Ireland: There's An Adrenaline Rush On Draft Day

Posted Apr 24, 2013

Months of preparation can pay huge dividends for Dolphins.

Five times before, Miami Dolphins General Manager Jeff Ireland has gone through the drill inside the team’s draft room of green lighting a particular pick or a trade in hopes of finalizing the best possible roster for his coaching staff. This time he has by far the most at his disposal.

Thanks to some shrewd planning on the part of Ireland and Executive Vice President of Football Administration Dawn Aponte, the Dolphins have 11 draft picks to play with. They also still have money under the salary cap, even after spending on free agents like wide receivers Mike Wallace and Brandon Gibson, tight end Dustin Keller and linebackers Dannell Ellerbe and Philip Wheeler.

So the phones will be ringing tomorrow in the hours before the Kansas City Chiefs officially go on the clock and Ireland’s life will be anything but normal until Sunday morning rolls around. His days with the Dallas Cowboys working for owner and general manager Jerry Jones certainly helped Ireland prepare for this experience.

“Last year was pretty quiet. We didn’t have a lot of action early in the draft, but it can get chaotic,” said Ireland, referring to the relatively easy decision to select quarterback Ryan Tannehill with the eighth overall pick in the first round. “You have guys that have been through it before, and I’ve been in drafts where it is extremely chaotic. I’ve been in drafts with Mr. Jones in Dallas where he is wheeling and dealing, and it can be very exciting. In our particular case, we’ve had a couple of different scenarios, and it gets really hectic when you have five minutes in between each round.

“Sometimes the phone doesn’t ring until you are on the clock and you have to make a (snap) decision to trade back, or maybe another team is on the clock and you want that pick. So, I’m telling Brian (Gaine) to call and Dawn to call and Chris (Shea) and I’m calling, ‘you know did you make the trade? Did you call the league? Did they get the phone call from the league?’ A lot of things have to happen. ‘Did you turn the card in?’ So it can get pretty hectic. It’s fun, it’s an adrenaline rush no doubt about it.”

Being armed with as many picks as Ireland is armed with can impact not just his team, but every other team around the league as well. It’s quite different from two years ago, when as a result of trades he made the previous offseason and on draft day, Ireland wound up picking just six players.

Staying even-keeled and focused on the agreed upon draft strategy is paramount to a successful draft, and Ireland has managed to maintain one of the best poker faces during his time as a GM. As excited as he was to find himself in this current position with double-digit picks, he is staying the course.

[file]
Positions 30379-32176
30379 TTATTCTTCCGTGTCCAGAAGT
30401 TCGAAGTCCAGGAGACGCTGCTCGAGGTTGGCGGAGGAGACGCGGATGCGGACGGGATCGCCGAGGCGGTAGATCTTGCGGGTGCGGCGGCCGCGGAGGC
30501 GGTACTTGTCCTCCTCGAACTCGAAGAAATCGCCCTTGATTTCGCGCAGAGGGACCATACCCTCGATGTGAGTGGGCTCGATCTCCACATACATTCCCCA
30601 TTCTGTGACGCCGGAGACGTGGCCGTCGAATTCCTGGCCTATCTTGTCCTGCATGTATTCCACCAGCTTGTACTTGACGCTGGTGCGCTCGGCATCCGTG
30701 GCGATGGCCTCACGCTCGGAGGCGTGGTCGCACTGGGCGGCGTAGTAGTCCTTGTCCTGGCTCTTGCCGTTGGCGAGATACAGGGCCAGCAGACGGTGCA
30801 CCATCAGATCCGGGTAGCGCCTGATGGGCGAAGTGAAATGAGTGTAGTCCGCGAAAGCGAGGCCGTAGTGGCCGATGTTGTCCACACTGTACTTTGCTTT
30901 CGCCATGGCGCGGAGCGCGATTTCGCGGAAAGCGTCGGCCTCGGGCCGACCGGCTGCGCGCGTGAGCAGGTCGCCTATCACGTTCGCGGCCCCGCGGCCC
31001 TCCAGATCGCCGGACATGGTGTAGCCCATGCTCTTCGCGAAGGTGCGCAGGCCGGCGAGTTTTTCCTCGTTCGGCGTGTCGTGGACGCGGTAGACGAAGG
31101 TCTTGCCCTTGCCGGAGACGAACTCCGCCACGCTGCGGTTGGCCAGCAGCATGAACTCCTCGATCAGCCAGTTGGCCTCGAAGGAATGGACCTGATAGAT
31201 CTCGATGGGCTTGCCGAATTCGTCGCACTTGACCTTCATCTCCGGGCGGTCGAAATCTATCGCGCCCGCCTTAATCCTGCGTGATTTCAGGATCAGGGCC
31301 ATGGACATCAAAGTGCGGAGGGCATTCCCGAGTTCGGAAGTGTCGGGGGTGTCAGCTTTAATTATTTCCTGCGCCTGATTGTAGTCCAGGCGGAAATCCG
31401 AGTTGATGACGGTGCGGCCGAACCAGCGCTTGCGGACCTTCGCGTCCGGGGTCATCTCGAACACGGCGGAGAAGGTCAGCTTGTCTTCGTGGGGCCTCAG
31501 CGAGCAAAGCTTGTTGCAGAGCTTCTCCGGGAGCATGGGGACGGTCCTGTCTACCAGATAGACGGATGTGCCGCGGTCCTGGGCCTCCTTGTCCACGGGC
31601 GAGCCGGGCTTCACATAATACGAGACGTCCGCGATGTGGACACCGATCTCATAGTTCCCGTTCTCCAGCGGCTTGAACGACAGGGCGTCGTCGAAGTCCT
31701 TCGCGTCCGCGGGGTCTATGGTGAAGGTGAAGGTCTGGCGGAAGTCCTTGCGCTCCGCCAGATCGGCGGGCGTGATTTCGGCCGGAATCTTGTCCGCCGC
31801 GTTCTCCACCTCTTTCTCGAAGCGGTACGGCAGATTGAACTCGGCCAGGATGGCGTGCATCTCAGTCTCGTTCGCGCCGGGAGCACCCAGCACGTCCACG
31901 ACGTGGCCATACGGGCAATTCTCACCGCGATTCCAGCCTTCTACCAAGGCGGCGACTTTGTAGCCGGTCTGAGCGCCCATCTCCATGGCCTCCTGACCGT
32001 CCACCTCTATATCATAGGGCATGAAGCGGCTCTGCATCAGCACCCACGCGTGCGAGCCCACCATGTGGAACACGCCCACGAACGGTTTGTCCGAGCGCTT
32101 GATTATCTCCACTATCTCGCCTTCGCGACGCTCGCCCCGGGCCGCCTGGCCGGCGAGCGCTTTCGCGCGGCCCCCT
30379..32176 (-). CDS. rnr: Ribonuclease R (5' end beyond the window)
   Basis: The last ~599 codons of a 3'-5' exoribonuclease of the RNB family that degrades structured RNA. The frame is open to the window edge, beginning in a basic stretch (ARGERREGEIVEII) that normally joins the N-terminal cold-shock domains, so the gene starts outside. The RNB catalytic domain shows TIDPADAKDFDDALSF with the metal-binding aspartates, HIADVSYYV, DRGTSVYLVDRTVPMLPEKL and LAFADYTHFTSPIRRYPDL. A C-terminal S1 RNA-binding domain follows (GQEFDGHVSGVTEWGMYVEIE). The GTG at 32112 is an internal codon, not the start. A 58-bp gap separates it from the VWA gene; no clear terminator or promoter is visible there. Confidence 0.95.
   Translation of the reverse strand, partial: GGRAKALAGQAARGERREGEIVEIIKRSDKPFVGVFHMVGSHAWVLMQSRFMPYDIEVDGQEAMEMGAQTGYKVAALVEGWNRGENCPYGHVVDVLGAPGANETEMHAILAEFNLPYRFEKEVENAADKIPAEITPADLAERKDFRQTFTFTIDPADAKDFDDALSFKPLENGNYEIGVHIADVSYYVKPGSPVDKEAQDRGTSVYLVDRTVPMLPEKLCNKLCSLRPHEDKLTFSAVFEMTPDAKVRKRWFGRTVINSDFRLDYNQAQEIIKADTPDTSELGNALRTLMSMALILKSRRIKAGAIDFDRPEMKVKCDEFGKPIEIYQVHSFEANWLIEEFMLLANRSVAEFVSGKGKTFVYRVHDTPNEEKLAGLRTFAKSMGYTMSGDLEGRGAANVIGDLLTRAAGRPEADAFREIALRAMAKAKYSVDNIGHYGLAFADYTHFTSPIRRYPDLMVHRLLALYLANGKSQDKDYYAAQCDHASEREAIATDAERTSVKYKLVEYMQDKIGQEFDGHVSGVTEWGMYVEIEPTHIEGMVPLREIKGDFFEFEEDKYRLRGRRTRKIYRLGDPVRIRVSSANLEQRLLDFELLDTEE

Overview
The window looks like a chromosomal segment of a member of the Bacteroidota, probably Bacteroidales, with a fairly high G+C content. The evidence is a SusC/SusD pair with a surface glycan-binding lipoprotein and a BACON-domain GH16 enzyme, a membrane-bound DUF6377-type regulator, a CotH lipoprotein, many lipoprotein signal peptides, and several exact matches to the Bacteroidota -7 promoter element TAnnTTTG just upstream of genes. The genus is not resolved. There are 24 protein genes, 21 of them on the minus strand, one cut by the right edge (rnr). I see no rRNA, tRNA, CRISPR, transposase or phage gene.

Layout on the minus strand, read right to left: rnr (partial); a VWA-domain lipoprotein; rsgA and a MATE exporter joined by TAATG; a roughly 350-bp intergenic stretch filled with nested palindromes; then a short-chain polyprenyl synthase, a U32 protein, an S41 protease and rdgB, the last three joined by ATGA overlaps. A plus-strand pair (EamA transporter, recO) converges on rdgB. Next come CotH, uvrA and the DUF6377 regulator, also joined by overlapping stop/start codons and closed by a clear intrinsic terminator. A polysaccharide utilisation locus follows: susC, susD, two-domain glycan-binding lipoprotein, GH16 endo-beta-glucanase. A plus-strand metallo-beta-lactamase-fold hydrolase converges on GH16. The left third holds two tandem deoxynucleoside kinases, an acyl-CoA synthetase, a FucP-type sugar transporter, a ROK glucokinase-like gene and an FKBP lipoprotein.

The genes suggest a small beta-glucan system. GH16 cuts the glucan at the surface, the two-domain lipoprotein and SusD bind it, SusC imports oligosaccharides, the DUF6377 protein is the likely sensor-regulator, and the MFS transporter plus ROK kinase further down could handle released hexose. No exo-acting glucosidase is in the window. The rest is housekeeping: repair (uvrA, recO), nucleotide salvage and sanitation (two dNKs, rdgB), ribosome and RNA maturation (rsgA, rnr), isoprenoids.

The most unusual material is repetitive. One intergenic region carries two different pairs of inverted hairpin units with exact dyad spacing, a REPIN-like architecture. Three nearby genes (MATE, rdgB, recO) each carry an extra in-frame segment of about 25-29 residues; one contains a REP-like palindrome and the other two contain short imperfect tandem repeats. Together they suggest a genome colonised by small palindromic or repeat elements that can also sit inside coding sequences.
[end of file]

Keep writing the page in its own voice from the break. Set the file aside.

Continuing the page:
“It really hasn’t changed too much of the preparation process,” Ireland said. “I don’t think I’m going to go into the draft with more guys on the board or anything like that. We’ll still attack it in the same process we’ve always done and obviously we’ve got to be more prepared to take more players. Obviously, you have options to, I like to use the word ‘ammunition’ to kind of go up if you wanted to and certainly there’s opportunities to do that and there’s also opportunities to move back and move around. So we’ve had a lot of opportunities to do that as well.”

Every draft has its own identity, with some having no suspense whatsoever at the top and others full of question marks and trade possibilities. Last year everyone knew the Indianapolis Colts were going to select Stanford quarterback Andrew Luck and the Washington Redskins, courtesy of the trade they made with the St. Louis Rams two months earlier, were going to take Baylor quarterback Robert Griffin III. Even the Cleveland Browns at No. 3 made it no secret that they were going with Alabama running back Trent Richardson.

None of the quarterbacks in this year’s draft class have been deemed certifiable top 10 picks, and other than Texas A&M left tackle Luke Joeckel likely going first to the Chiefs, everyone else is a crapshoot. That opens the door for just about anything to happen on Thursday.

“I think last year was a little unique, but again, we’re all in a whole different timeframe at this point with the CBA and the contracts and all that,” Ireland said. “I think you can take any player, any position and there is no rhyme or reason why you do it. If there is a need and there is a conviction by the team to take any particular position, then you go up and get it. It’s not the loser’s curse anymore. I think it makes sense to do those things if you want the player. I think there is a lot more confidential information right now in the clubs. I don’t think anybody has just come out and said who they’re taking or anything like that. Nobody has shown their hand yet, which is good. That’s the way we all want it to be to be honest with you.”
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